Cycle scavenging on C2000™ MCUs, part 3: ADC start-of-conversion timing and configurable interrupt delay


In the first two installments of this series, I looked at how zero-wait-state transfers and multiport analog-to-digital converter (ADC) reads help C2000™ microcontrollers (MCUs) scavenge cycles at the sensing stage of real-time control systems. In this installment, I’ll remain focused on sensing and look at how ADC start-of-conversion timing and configurable ADC interrupt delay differentiate C2000 MCUs from competitors in terms of real-time control performance.

Let’s start by looking at ADC start-of-conversion timing. C2000 MCUs allow an ADC start-of-conversion trigger at any point during the pulse-width modulation (PWM) period, not just at the frequency or duty-cycle counts. This enables you to time the ADC conversion to exactly when the (CPU) is ready to use the data. The timing diagram shown in figure 1 illustrates this feature.

Figure 1: ADC start-of-conversion can be triggered at any point during the PWM period

Since the enhanced PWM (ePWM) module lets you place the trigger anywhere, you can sample your data just before you need it. This not only ensures that the ADC samples are as “fresh” as they can be for the control algorithm, but also helps reduce the sample-to-output latency, which is the ultimate goal in real-time control systems.

Configurable ADC interrupt delay is a new feature on the C2000 F28004x series that allows you to specify an exact delay time between the start of conversion and the setting of the interrupt flag. In order to understand how this helps with saving cycles, consider the following scenarios.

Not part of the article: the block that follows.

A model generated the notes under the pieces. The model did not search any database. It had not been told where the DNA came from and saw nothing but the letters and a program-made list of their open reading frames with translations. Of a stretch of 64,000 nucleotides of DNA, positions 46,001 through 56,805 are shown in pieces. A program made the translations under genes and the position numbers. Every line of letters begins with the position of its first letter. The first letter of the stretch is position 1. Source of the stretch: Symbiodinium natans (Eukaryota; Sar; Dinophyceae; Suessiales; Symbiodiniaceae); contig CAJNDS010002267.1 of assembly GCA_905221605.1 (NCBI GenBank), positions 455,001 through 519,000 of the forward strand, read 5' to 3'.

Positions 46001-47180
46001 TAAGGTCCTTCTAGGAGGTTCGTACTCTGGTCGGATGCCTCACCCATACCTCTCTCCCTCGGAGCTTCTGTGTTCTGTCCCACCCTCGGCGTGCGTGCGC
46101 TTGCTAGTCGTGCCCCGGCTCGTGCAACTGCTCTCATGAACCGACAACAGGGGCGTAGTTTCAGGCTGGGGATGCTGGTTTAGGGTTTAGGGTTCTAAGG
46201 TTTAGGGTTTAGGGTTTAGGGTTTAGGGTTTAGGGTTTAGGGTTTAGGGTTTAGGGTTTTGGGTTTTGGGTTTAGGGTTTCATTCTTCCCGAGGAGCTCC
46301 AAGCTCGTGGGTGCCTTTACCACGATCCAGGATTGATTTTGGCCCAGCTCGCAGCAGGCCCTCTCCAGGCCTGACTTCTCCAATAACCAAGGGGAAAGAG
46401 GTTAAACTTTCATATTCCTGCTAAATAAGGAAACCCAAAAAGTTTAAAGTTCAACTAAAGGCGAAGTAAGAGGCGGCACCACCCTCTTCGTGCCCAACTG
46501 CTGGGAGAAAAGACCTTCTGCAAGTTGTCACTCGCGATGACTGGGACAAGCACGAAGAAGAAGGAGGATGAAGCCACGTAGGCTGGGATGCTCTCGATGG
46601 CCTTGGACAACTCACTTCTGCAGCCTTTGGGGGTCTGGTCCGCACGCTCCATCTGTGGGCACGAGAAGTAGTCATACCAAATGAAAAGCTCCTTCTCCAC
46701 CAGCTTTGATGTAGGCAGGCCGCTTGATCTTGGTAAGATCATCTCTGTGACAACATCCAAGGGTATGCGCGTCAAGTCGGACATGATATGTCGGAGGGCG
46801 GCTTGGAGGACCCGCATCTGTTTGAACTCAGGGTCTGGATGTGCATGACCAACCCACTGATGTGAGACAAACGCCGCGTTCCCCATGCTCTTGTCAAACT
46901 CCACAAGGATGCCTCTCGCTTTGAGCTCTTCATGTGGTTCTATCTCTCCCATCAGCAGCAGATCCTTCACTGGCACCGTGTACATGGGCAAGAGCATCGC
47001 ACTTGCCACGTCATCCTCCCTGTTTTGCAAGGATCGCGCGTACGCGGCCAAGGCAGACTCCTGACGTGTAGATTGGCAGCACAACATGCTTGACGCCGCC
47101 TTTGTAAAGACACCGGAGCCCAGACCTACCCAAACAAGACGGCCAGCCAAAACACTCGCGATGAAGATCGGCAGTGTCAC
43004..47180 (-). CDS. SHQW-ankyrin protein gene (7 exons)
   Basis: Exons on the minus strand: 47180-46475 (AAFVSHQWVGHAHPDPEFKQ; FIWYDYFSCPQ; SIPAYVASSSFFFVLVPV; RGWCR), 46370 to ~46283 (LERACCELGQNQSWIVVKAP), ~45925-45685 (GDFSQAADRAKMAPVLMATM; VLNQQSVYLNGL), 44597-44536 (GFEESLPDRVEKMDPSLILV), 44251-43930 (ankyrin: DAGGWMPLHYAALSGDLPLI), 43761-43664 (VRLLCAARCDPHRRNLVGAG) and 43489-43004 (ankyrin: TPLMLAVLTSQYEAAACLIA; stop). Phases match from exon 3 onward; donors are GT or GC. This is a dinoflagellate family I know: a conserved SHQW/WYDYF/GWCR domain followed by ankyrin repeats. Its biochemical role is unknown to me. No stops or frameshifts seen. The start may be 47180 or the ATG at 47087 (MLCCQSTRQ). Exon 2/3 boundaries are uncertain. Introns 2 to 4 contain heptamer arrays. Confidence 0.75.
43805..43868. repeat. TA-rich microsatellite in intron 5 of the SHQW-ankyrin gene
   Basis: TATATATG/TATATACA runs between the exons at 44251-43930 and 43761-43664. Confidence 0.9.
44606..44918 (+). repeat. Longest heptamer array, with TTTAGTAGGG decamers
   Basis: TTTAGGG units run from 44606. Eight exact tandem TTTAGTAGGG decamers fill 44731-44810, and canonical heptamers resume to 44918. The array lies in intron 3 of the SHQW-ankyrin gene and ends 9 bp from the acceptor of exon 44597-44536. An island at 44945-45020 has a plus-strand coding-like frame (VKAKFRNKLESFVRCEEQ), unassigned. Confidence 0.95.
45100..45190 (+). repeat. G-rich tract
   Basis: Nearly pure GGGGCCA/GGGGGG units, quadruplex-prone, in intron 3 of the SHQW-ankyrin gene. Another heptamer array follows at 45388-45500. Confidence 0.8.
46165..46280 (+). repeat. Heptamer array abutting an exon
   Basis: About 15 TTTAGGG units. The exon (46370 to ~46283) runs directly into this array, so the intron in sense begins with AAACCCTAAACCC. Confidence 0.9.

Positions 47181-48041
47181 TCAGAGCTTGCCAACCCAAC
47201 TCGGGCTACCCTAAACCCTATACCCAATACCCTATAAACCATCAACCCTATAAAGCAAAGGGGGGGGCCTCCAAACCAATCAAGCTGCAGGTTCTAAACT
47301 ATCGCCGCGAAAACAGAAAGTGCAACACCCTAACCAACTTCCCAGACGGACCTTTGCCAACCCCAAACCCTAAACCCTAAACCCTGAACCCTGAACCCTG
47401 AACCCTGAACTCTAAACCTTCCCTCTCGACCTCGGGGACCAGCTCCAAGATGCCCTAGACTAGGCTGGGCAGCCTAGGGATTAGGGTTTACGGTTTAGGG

Say the ADC interrupt triggers at the end of the ADC conversion when the result is ready. It would then take around 14 cycles for the CPU to context-switch into the interrupt service routine (ISR). This is wasted time considering that the control algorithm doesn’t handle the ADC result for 14 cycles after it is ready. From a real-time control perspective, such an approach would be unacceptable due to the added sample-to-output delays.

You could trigger the ADC interrupt at the beginning of conversion. The issue with this approach is that you get to the ISR early and the ADC result might not be ready. You would then need to wait until the result is available, which again burns cycles. So this approach is not suitable for time-critical loops either.

With configurable ADC interrupt delays, C2000 MCUs enable you to trigger the ADC interrupt at exactly the right time so that the ADC result latches into the result register exactly one cycle before you need it. Being able to enter the ISR at a programmable time is significant from a cycle-scavenging point of view because it can squeeze cycles out of the sample-to-output latency, without wasting CPU cycles waiting for ADC samples to be ready.

In the next installment, I’ll look at the ADC post-processing block, which can help save a significant number of CPU cycles that would otherwise be required in the middle of your most time-critical loops.

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